Vancouver’s first “gay library” finds a new home with Pride UBC

“The queerer, the better” is the mandate at Out on the Shelves. What started as a “gay library” in 1989 has been shuffled from home to home over the years, including Qmunity in downtown Vancouver and some cardboard boxes in a few storage facilities. Now, it has taken residence in the Nest after a recent collaboration with Pride UBC.

Library co-coordinators Cinders (Lucinda) Murray and Casey Stepaniuk took over the project in May 2016.

“The former coordinators … were asking for people to give them a chance to step back and recuperate,” said Murray. “They’d had a pretty intense couple of years and so they needed to take a backseat for a little while. Casey and I volunteered and we suddenly found ourselves with a library.”

At the time, the collection was boxed up in garages around the city. “The volunteers did some very heroic work with rescuing all of the books that they could … while they undertook the perilous game of finding real estate in Vancouver.”

When Pride UBC told them that there was library space available to use, the librarians took the chance to move the collection out of where it was being stored and begin to re-establish Out on the Shelves.

“We sort of got to refine the vision of what the library was and that was really cool,” said Stepaniuk.

One of the most interesting things about the collection is the mandate that it follows. At Out on the Shelves, all of the books need to contain at least 60% queer content. That means that books written by queer authors don’t automatically make the cut — the narrative itself has to be primarily LGBT2QIA+.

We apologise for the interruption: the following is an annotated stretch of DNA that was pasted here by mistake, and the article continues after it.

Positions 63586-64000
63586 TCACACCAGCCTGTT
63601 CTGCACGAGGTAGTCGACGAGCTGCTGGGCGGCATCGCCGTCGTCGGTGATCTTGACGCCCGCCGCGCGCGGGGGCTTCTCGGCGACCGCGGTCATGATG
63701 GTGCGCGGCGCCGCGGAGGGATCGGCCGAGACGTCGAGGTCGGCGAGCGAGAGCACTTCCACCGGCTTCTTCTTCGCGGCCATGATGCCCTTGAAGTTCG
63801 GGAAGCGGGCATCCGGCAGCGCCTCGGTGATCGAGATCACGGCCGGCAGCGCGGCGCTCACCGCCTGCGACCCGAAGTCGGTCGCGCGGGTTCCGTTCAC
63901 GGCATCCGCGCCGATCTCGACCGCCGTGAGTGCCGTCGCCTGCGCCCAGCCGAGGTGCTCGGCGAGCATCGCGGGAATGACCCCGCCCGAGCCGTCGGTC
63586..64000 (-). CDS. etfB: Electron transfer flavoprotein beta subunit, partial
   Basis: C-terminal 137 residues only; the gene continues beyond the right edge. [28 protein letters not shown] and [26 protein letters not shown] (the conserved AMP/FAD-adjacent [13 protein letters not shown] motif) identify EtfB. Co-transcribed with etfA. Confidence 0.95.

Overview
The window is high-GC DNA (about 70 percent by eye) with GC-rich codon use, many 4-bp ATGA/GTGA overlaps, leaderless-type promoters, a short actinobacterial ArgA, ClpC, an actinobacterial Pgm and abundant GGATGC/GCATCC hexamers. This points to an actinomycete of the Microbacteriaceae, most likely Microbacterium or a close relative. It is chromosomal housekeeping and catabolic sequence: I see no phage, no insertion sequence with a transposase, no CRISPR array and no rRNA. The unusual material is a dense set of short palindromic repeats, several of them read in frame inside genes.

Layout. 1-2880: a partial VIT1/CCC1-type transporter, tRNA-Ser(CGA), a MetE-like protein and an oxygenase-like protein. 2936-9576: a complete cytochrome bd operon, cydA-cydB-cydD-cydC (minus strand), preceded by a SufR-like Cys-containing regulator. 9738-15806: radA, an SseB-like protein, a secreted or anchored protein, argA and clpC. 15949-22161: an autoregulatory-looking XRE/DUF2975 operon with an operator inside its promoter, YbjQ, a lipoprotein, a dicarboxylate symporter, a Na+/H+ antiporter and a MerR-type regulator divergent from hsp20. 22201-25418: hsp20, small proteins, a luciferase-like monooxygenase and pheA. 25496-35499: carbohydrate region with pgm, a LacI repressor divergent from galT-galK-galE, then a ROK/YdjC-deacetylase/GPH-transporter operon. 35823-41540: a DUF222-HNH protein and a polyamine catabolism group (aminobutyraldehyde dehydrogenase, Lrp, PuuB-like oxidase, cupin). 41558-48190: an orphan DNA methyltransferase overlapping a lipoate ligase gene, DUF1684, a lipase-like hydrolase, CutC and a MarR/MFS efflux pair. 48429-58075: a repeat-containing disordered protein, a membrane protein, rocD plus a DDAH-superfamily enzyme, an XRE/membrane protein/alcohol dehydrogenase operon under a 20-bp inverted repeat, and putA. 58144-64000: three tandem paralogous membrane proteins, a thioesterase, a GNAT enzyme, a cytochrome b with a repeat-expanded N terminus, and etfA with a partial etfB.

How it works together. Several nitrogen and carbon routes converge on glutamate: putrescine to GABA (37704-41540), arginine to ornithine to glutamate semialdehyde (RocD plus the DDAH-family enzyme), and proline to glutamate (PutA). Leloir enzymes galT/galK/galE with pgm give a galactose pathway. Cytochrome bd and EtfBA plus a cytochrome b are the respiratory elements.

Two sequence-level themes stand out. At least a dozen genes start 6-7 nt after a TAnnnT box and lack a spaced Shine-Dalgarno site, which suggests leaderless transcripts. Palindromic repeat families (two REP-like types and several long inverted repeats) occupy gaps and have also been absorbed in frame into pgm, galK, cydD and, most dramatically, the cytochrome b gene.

“We’ve got a lot of queer authors, but we’ve got queer authors who are writing queer content.”

However, you can find more than just LGBT2QIA+ books within the space. Out on the Shelves has also taken the initiative of managing collections for the other groups in the AMS Resource Centre, including: Colour Connected, the Social Justice Centre, the Student Environment Centre, the Women’s Centre and Pride UBC itself.

“We’ve actually been able to work really closely with Pride, which is great,” said Murray. “We asked them what the best working relationship would be for us and them in the space, and they really liked the idea of us curating their collection … rather than having two separate LGBT collections.”

Both coordinators have been students at the UBC School of Library Archival and Information Studies (SLAIS), with Stepaniuk having graduated in April and Murray still attending.

Murray said that they are hoping to collaborate with SLAIS in the future through professional experience projects, which could be recognized as courses and would help librarians-in-training work firsthand on coordination, collaboration and cataloguing.

Moving forward, they would also like to expand their collection to suit the needs of “anyone in the wider campus community.” Murray also spoke of applying for grants and funding, the possibility for outreach events and intersecting with Pride Week for their official launch in January. However, these are all next steps for a library still trying to establish itself within the space.

“Come and explore. See where it might take you,” Murray suggested. “When I was an undergrad, I was very much still learning to understand my own queerness in relation to narrative and … this sort of thing would have been invaluable for me. Having a space to dream and explore and discover is incredibly important. You’re not just going to get the ‘coming out’ or ‘bullied’ narrative here — we’ve got all the stories! And, we’re waiting for [the ones that we don’t have] to come in.”

Out on the Shelves accepts both monetary and book donations and offers volunteer opportunities via their website.